The second treatment option is the use of allergy medications. Allergy medications are not curative; they are used to reduce the child’s symptoms while other more critical components of the treatment plan are implemented. The most commonly recommended and prescribed allergy medication for children are antihistamines. Antihistamines have been used for many decades and they have an excellent safety profile. Historically, the main disadvantages of antihistamines were their sedative affects and the frequency which they had to be taken. Non-sedative antihistamines are now available, as well as antihistamines which can be taken once or twice a day. Antihistamines are effective in reducing the symptoms of runny nose, post nasal drip, sneezing, and nose or eye itching, but they do very little for nasal congestion. They are only minimally effective for coughing.
They other classification of medications which can be very helpful in childhood allergies are corticosteroids. Oral or injectable corticosteroids can be extremely helpful in eliminating or reducing the symptoms of allergies, but they should be prescribed judiciously in cases of difficult to control or severe allergies. Even though steroids are safe in children when taken for short periods of time, long term use should be avoided due to potential side effects. One should discuss the benefits and risks of these medications with one’s allergist or pediatrician, if they are recommended.
Topical steroids, on the other hand, are extremely safe in children, even if taken for long periods of time. These topical steroids are available as nose sprays, inhalers, eye drops, and creams and ointments for the skin. There have been some research studies which have suggested that long term use of topical steroids could slow down a child’s rate of growth, but other studies failed to establish this suggested relationship. Most allergy specialists are confident of their safety and they use these medications quite successfully in allergic children.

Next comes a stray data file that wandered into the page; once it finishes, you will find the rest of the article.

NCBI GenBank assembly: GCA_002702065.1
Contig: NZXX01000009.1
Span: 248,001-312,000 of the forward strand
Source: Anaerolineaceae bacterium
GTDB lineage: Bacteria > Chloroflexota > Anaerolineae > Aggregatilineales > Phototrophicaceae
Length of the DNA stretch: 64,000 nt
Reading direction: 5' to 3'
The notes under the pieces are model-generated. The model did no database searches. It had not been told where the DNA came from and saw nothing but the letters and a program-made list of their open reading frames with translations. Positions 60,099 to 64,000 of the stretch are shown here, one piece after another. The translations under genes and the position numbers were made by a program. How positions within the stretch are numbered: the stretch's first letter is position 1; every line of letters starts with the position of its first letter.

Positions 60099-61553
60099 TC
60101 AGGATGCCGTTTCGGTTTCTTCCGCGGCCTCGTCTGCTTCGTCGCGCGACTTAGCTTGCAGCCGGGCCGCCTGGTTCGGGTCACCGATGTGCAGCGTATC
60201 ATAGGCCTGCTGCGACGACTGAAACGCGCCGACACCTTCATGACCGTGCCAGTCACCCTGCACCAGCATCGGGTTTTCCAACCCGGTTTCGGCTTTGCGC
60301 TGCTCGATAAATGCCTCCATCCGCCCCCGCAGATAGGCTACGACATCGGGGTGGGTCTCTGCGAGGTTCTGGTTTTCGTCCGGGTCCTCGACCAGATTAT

There are many other allergy medications available and many undergoing clinical trials. Your pediatrician or allergist will decide which medication are most appropriate, but the goal to is to keep children on as little medicine as necessary to stay well.
Even though no one should claim that there is a “cure” for allergies, the next best thing to a cure is the potential to increase a child’s tolerance to the allergen(s) to the point that they are symptom free, or at least, greatly improved. This can be accomplished through a desensitization process called immunotherapy. Immunotherapy is the only form of allergy treatment that gets to the cause of the problem, and represents a significant advantage to other “band-aid” approaches to childhood allergy treatment. This desensitization process is accomplished by exposing the child’s immune system to increasing amounts of the allergen over a long period of time. As the exposure increases, the child will likely become more and more tolerant to the allergen(s). The goal is to increase the child’s tolerance to the things that the child is allergic to so that when the child is exposed to normal amounts of the allergen(s), for example dust mites or pollen, they will not have symptoms. This form of treatment is estimated to be 80-85% effective in significantly reducing or eliminating the child’s allergy symptoms.
Immunotherapy, or desensitization, should always be thought of as a long term approach to health, and not as a quick fix. Allergy relief from immunotherapy does not happen quickly and it commonly takes 6-12 months to begin to see improvement in symptoms. If improvement is seen, then the process should be continued for 3-5 years in order to maintain long term, if not lifelong, improvement.
Immunotherapy has been administered to children for many decades. The gold standard for immunotherapy in the United States has been allergy injections or allergy shots. In Europe, however, immunotherapy has historically been given as drops under the tongue, commonly known as sublingual immunotherapy, or SLIT. American allergists have been slow to embrace the SLIT approach, but its acceptance is becoming more commonplace, especially in light of the very favorable clinical trials which have demonstrated SLIT’s effectiveness and safety. Both allergy shots and SLIT have their distinct advantages and disadvantages. One should consult their allergist concerning which desensitization process is best for their child.
For children with recurrent or chronic allergy symptoms, severe symptoms, or symptoms which do not respond to conventional therapy, consultation with a pediatric allergist should be sought. A pediatric allergist is trained to recognize the symptoms of childhood allergies, test for their causes, and to recommend the best therapy and treatment available toward the goal of totally eliminating or greatly reducing the symptoms of childhood allergies.